Less than 1% of COVID cases in VCH area are on Sunshine Coast

Works out to three cases in region stretching from Langdale to Lund

Less than one per cent of confirmed COVID-19 cases in the Vancouver Coastal Health (VCH) region are located on the Upper and Lower Sunshine Coast, from Langdale to Lund.

“In the Sunshine Coast area we have seen very few cases. Less than one per cent of all cases in VCH have been in the Sunshine Coast and Powell River areas,” said VCH deputy chief medical health officer Dr. Mark Lysyshyn in a March 26 briefing with Sunshine Coast Regional District (SCRD) directors.

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At the time of the briefing, VCH had reported 339 cases, putting the possible number of cases at three for the Sunshine Coast, including Powell River.

Approximately 40 per cent of people who contracted COVID-19 in the VCH area are located in the Vancouver area. At 25 per cent, the North Shore has the second highest number of cases. Of the people infected, 161 had recovered and 12 had died.

Following the presentation, Lysyshyn told Coast Reporter he could not comment on the exact number of cases or provide other details “to protect confidentiality of the small number of cases.”

Travel-related cases in Sechelt were confirmed by the Sunshine Coast COVID Physician Task Force earlier this month.

Lysyshyn, a former Sunshine Coast medical health officer, replaced Dr. Meenakshi Dawar, who had been scheduled to present to directors.

Lysyshyn said about two per cent of those infected in B.C. have died, which is consistent with the global mortality rate. Most deaths have been associated with the six outbreaks at long-term care facilities on the Lower Mainland, including the 12 VCH deaths. Similarly, about 80 to 85 per cent of people in B.C. have suffered from “mild disease,” which is consistent with global data.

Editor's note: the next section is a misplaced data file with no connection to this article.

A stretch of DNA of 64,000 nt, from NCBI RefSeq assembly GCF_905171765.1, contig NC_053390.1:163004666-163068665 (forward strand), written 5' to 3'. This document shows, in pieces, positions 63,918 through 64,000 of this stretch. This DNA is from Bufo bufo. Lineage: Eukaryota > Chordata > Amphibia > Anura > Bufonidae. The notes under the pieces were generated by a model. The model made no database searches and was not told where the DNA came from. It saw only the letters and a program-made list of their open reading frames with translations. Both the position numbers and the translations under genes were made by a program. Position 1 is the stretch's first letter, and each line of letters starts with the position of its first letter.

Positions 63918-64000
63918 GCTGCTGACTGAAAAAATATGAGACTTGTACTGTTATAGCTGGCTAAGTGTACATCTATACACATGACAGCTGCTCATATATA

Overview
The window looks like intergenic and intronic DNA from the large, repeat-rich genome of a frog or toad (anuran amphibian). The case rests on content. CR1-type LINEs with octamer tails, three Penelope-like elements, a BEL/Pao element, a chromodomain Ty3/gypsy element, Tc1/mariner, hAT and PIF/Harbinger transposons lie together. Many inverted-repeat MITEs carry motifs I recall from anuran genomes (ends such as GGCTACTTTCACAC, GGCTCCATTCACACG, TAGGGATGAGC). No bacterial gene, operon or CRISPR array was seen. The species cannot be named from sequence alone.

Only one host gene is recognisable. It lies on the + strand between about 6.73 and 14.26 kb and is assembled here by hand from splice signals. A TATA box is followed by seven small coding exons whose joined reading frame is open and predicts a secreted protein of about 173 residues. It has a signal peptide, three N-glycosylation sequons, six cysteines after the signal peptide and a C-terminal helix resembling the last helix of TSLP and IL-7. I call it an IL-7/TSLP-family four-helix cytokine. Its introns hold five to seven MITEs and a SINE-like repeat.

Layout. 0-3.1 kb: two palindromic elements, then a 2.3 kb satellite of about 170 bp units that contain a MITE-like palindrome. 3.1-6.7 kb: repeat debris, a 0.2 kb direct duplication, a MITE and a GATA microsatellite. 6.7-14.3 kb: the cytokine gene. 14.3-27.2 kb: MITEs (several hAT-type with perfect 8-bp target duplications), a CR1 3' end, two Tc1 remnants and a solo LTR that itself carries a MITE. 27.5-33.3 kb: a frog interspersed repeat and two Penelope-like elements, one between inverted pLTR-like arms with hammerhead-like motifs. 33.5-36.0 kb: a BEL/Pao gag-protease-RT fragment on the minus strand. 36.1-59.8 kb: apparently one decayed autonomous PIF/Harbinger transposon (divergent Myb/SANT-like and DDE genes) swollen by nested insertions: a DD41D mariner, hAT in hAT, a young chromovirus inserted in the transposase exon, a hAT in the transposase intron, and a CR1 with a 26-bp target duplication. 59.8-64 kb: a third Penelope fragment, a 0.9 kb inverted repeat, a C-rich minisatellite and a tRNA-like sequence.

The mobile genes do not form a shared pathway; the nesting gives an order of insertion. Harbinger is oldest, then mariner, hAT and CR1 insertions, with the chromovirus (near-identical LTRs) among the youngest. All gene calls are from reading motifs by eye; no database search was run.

In terms of transmission, Lysyshyn said the science is “still not out” on whether the virus, which spreads through respiratory droplets from coughing, runny nose and sneezing, can be contracted from people without symptoms. And even if it can be, “we do not believe that is the most important way that the disease will be spread,” he said.

He said testing strategies have evolved over the course of the outbreak. Current recommendations are to test people with compatible symptoms who may need to be hospitalized, health care workers and those associated with long-term care facilities. “But in the coming weeks, those testing criteria may be restricted further.”

Directors’ questions revolved mainly around the public health directives that have dramatically curtailed normal life for Sunshine Coast residents, including seeking clarity on social distancing and self-isolation.

The isolation period is 10 days for those with symptoms as long as all symptoms resolve, with the exception of a dry cough, which is not considered infectious, Dr. Lysyshyn said. Those who may have been in contact with the virus but do not have symptoms must isolate for the duration of incubation – 14 days. If they develop symptoms, they must isolate for 10 days.

He also encouraged people to refrain from making judgments about other people’s symptoms. “It’s not up to other people to observe them and decide whether they should isolate,” he said. Instead, those who believe they may have symptoms should use the online self-assessment tool, contact their health care provider or call 1-888-COVID19 or 811.

 

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